You are in the same spot. In a world dominated by chaos, casting vision is more important than ever. Return to the base line of your goals. If everything changes (which it is), what do you still want to accomplish? Now, communicate that to those you lead.

And remember, leaders cast vision.

Student Leadership Development and COVID19

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Back when I was starting to help develop what we now call Horizon Leadership Camp, I set out to ask as many youth minsters as possible one question: What are you doing to develop student leaders?

In the process of asking the question, I came to a conclusion: developing student leaders, while important, doesn’t take a front seat in the midst of the demands of student ministry. Instead, it gets pushed back into the realm of “if I have time”.

I wonder if in the midst of the chaos of self-isolation and social distancing we are once again pushing developing student leaders to the back. It’s only natural. I’ll confess that this week, in spite of my passion for leadership, I’ve not spent much time trying to come to grips with what student leadership looks like in our current context.

Thankfully, for today, I get to turn my focus to it. Here are two opportunities as we move forward:

  1. Gather student leaders, however possible, to evaluate. Our student ministry hosted a Zoom call last night, and it went pretty well, but I treasure evaluation. If I can get student leaders to help me think through things that went poorly and things that went really well, then everyone wins. The great thing about Zoom is everyone gets a voice.
  2. Gather student leaders to train them. I’ve mentioned previously that I regret not having a training with these student leaders to give us shared language, so guess what? It’s time to schedule a training! We don’t have conflicts for a few weeks, so now is a great time. It may not be ideal, but the opportunity is undoubtedly there.

As time rolls on and as our next steps become more and more clear, I’m sure that I will come up with other plans, but the biggest key is to not let leadership development go dormant in the midst of the chaos of ministry during COVID19.

So, what are you doing to develop student leaders during this time? Comment below!

3 Tips to Navigate an Unclear Future

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We are living in a strange time. I have so many thoughts and questions about what is happening all around us, but so few answers.

I would not say I’m worried about COVID19, but more worried about the implications it carries for the next few weeks. Every day for the past 7 days has been a roller coaster of emotion, and I feel like we are only seeing the beginning.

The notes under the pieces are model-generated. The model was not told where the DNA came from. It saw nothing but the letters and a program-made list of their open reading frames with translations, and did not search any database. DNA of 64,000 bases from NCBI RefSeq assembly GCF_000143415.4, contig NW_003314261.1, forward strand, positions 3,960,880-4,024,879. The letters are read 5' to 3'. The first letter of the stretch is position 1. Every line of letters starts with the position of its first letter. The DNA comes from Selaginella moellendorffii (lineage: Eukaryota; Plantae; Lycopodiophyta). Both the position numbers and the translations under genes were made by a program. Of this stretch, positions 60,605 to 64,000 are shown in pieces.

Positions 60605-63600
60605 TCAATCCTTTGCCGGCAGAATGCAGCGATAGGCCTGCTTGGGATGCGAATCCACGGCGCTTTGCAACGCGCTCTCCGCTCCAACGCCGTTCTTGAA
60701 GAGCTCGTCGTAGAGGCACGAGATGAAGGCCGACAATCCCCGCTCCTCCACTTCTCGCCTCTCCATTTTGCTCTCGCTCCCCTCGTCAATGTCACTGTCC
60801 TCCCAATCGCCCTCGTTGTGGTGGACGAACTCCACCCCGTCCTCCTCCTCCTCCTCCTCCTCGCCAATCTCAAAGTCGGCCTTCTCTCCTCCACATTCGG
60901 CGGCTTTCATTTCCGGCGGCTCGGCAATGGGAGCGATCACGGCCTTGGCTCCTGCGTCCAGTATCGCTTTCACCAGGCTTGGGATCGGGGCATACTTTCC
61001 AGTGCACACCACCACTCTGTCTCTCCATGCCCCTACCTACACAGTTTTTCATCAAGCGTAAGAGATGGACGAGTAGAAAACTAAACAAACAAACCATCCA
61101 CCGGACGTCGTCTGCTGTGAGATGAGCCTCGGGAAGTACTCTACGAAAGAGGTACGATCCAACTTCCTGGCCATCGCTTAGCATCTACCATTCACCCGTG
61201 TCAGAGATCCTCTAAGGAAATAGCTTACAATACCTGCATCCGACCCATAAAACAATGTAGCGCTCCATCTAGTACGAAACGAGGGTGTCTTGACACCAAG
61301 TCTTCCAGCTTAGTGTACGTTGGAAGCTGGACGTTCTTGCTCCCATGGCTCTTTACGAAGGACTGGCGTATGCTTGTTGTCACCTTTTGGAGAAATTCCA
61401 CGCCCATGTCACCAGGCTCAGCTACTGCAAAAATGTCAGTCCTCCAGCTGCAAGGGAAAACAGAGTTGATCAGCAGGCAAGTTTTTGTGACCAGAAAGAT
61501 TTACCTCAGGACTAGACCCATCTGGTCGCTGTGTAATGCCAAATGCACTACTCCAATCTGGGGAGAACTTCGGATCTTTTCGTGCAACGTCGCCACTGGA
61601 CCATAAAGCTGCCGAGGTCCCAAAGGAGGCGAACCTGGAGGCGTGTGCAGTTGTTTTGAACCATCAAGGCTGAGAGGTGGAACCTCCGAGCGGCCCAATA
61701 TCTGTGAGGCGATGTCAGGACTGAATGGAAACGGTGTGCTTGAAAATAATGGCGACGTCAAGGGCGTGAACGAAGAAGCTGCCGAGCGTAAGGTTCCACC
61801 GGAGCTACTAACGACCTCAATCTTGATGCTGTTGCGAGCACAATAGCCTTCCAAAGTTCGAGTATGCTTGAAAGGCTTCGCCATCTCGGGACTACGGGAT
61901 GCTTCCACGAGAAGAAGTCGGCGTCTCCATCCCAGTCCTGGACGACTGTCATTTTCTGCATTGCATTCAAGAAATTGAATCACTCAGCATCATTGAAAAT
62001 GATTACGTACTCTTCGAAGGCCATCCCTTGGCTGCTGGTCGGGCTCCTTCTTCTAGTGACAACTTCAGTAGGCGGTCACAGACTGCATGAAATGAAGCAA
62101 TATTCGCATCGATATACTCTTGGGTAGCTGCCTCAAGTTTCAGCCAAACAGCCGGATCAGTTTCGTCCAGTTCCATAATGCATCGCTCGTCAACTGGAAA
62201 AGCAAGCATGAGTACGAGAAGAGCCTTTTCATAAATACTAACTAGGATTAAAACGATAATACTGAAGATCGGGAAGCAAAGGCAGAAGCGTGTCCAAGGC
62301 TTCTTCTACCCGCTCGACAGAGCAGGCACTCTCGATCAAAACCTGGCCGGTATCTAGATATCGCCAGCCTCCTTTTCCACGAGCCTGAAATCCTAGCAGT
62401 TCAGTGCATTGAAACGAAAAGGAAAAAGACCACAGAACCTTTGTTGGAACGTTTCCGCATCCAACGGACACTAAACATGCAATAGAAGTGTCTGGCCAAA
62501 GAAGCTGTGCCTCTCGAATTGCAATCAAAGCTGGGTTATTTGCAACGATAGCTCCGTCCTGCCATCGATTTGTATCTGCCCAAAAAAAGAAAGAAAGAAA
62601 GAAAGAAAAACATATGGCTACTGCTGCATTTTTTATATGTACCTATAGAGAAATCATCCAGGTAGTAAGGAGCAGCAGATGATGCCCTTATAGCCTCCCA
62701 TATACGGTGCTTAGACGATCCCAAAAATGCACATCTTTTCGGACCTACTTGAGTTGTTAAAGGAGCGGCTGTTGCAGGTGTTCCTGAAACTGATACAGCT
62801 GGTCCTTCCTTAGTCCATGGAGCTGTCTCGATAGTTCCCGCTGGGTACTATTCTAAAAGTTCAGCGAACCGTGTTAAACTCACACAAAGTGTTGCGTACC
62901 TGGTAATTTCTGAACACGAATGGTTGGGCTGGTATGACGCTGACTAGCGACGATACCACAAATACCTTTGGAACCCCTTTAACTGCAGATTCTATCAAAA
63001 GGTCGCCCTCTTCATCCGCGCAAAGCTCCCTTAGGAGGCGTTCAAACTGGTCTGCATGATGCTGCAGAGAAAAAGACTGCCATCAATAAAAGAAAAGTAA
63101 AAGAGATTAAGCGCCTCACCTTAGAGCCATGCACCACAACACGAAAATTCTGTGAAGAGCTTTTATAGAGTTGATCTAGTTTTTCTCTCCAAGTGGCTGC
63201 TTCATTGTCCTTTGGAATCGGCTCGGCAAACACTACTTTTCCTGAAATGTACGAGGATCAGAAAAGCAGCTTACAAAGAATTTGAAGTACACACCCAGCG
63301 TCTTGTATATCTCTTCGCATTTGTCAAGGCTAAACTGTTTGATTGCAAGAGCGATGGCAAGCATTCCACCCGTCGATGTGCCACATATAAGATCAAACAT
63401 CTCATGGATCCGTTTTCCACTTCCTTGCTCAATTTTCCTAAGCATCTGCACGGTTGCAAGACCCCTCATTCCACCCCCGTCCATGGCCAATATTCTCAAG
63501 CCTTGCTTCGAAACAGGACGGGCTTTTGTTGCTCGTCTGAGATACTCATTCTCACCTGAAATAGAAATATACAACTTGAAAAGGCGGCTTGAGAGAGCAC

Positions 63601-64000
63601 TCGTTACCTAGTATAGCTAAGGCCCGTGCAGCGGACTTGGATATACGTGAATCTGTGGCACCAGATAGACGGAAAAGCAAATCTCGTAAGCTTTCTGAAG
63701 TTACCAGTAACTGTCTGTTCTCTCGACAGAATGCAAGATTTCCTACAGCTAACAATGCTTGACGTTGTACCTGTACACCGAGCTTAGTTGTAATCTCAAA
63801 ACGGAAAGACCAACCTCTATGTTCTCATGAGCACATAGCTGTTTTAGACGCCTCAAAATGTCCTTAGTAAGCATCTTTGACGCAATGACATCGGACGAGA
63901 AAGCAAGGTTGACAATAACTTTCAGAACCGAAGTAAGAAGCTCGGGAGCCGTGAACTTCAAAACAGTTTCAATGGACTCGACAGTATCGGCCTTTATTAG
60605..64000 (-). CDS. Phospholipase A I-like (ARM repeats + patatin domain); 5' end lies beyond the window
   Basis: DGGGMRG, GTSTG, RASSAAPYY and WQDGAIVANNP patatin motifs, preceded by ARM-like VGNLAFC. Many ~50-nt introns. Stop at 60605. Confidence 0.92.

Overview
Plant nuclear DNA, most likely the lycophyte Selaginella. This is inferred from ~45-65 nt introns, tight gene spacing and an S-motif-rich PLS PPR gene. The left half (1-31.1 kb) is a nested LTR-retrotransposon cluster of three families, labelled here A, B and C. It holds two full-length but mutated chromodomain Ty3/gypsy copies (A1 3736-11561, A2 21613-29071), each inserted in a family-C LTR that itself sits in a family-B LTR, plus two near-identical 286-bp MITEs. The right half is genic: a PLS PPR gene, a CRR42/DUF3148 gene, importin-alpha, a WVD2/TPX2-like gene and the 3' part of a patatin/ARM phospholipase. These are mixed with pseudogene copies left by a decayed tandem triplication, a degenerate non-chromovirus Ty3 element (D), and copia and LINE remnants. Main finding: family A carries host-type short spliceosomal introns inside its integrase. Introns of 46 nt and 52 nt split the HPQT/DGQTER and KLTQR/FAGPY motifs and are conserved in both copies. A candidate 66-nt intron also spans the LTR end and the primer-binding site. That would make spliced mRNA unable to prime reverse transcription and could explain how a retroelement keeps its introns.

So, what does that mean for leadership? Here are three things I’m keeping out front as we navigate the coming weeks:

  1. Learn from others. One of my favorite ways of leading is to learn from what other people are doing. What is working? What is not working? What sounds like a contextual win and what would make sense for my setting? If I can come out of the 2nd quarter of 2020 having picked up some leadership lessons, then I’ll be better for it moving forward.
  2. Swing big. One of my favorite things about Youth Ministry is the ease with which we can introduce changes. Students live in a world of change, so they seem to be a little less resistant than adults. So, that means we have an opportunity to swing big in the next few weeks. We can try things we would have never considered, all for the sake of staying connected. As I process options, this post comes to mind.
  3. Be intentional. If gathering together is one of the strengths of the church as we know it (and I think it is), we have to be intentional in the days ahead. We have to be intentional about maintaining connections. We have to be intentional about checking in on those in our sphere of influence. We have to be intentional to nurture leadership in those around us.

At the end of the day, we will likely look back on this time of our lives and always ask if we handled our opportunities well. I hope both of us remember these days as something great in spite of the circumstances.

What are you doing to make sure you’re still prepared and ready moving forward?